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WHO fears Myanmar disease outbreaks in wake of cyclone

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AP Medical Writer

Disease outbreaks spread by mosquitoes, dirty water and poor sanitation were among the World Health Organization's biggest concerns after a devastating cyclone hit Myanmar, home to one of the world's shoddiest health care systems.

WHO was waiting Tuesday for permission from the country's ruling junta to send in medical teams but demolished infrastructure would likely hamper early efforts, said Vismita Gupta-Smith, spokeswoman for WHO's regional office in New Delhi.

"The communications are broken down and the roads are not operational," she said. "But the officers are on the ground and are ready for rapid assessment, surveillance and mobilization."

Teams will work to prevent mosquito-borne diseases such as malaria, as well as diarrhea and other outbreaks that can spread quickly in the wake of natural disasters because of a lack of clean water and sanitation.

Major concerns also include respiratory illnesses among children forced to sleep outside and injuries suffered during the storm, Gupta-Smith said.

WHO was waiting for Myanmar's military leaders to request aid from a regional emergency fund the U.N. agency set up last year to fill the time gap between international donors' pledges and the actual arrival of aid. About $175,000 would be available right away, she said.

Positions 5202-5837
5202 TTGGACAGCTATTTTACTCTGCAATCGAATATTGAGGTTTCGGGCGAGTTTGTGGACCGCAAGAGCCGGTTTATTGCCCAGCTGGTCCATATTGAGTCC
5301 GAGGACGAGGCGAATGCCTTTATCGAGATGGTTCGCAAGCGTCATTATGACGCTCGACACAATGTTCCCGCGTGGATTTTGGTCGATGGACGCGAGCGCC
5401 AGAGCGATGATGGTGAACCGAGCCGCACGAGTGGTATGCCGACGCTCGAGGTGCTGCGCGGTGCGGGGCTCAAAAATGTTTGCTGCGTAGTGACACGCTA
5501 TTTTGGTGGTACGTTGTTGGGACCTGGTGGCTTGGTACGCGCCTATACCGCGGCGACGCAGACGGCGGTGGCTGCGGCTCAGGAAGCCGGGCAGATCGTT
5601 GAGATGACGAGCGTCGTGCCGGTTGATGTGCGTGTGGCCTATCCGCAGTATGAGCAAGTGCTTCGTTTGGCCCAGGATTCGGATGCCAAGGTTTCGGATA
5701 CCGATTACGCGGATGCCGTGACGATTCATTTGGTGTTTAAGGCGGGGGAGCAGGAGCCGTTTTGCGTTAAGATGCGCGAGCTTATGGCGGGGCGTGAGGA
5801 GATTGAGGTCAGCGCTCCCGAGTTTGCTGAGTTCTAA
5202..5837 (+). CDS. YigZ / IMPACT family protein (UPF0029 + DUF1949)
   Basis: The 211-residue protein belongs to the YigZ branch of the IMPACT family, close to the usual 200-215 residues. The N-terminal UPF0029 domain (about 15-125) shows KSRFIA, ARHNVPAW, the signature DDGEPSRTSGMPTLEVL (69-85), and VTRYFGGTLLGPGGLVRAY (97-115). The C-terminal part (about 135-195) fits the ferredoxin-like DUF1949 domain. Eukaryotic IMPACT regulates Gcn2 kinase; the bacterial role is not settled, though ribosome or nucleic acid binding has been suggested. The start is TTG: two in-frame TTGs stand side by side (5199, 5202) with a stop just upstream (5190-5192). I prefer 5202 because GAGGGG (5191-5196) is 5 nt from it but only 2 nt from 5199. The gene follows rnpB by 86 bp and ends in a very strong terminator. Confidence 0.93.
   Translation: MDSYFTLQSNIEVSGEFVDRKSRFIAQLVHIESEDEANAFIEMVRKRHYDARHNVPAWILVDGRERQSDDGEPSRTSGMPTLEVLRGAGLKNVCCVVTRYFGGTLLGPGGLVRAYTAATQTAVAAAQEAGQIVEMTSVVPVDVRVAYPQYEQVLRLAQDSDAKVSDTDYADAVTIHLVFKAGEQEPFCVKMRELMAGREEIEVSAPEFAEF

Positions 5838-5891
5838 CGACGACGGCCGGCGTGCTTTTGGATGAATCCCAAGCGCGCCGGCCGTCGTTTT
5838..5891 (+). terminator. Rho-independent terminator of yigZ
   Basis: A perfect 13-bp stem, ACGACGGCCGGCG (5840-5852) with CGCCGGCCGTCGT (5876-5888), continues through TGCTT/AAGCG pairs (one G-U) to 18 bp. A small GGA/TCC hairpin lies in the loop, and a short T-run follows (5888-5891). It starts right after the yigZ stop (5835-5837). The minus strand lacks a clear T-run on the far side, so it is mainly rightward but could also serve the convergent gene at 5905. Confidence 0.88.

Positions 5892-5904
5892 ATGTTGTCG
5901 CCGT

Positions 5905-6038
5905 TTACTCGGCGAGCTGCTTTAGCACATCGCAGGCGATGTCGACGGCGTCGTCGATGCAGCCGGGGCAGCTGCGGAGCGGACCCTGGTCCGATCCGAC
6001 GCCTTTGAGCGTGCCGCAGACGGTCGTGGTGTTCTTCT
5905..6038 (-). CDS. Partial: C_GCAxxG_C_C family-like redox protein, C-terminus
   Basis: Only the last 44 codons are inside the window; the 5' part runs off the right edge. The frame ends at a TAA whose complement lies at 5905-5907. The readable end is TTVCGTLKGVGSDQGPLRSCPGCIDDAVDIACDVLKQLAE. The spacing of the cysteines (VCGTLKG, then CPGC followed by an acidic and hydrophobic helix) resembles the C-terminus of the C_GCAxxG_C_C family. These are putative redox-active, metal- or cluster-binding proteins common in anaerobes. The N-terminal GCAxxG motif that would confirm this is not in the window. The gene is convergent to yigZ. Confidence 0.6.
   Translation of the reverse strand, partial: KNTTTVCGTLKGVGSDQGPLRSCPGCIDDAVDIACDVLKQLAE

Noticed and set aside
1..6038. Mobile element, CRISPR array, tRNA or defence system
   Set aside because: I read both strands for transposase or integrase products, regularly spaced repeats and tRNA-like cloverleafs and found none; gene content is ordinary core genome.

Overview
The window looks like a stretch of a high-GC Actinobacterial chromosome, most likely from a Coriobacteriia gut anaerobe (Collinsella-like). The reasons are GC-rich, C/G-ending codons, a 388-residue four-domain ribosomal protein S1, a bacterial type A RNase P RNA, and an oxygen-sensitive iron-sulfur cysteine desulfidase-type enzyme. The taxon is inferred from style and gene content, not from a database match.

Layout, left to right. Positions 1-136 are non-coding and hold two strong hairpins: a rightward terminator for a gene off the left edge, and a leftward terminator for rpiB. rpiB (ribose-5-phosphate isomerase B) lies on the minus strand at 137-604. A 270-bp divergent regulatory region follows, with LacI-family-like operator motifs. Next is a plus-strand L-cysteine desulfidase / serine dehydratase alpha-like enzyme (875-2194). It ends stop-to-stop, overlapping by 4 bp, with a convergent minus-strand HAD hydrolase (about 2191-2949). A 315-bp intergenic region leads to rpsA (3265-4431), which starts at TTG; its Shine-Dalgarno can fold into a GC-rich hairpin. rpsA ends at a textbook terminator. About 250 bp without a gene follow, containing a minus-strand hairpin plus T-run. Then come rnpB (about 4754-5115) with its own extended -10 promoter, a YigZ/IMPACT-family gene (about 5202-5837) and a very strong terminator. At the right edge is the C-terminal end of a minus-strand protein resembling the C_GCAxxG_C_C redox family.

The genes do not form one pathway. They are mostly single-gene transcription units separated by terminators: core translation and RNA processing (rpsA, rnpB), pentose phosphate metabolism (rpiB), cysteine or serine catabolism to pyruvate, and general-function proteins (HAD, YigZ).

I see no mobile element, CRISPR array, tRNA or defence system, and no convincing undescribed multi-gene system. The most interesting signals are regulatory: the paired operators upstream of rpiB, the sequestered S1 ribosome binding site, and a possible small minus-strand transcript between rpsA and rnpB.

Officials said the death toll from the weekend storm could climb higher than the tens of thousands already feared dead. Up to 1 million people may be homeless, the World Food Program said.

The cyclone ripped down power lines and destroyed roads and homes. Fuel shortages and a lack of food and clean water have worsened the situation in some areas, said UNICEF spokeswoman Shantha Bloemen in Bangkok, the capital of neighboring Thailand.

She said it would likely take two or three days to assess the damage.

UNICEF planned to distribute water purification tablets, mosquito nets and health kits, while also responding to food shortages in a country where millions go hungry during the best of times and about one in three children is malnourished.

An estimated 90 percent of people in Myanmar live on just $1 a day. In 2000, WHO ranked its overall health care system as the world's second-worst after war-ravaged Sierra Leone.

Most people are too poor to afford hospital visits so thousands instead risk their lives each year to travel to a clinic at a border town in Thailand where free treatment is offered.

Several humanitarian agencies, including the French arm of Doctors Without Borders, have pulled out of the Southeast Asian country in recent years due to travel restrictions and tight government control.

Myanmar has been under military rule since 1962 and the junta has been widely criticized for large-scale human rights abuses and suppression of pro-democracy parties. In September the military crushed peaceful protests led by Buddhist monks and pro-democracy activists, killing at least 31 people and leading to the arrest of thousands more.


Margie Mason covers medical issues for The Associated Press across the Asia-Pacific. She is based in Hanoi, Vietnam.

(Copyright 2008 by The Associated Press. All Rights Reserved.)

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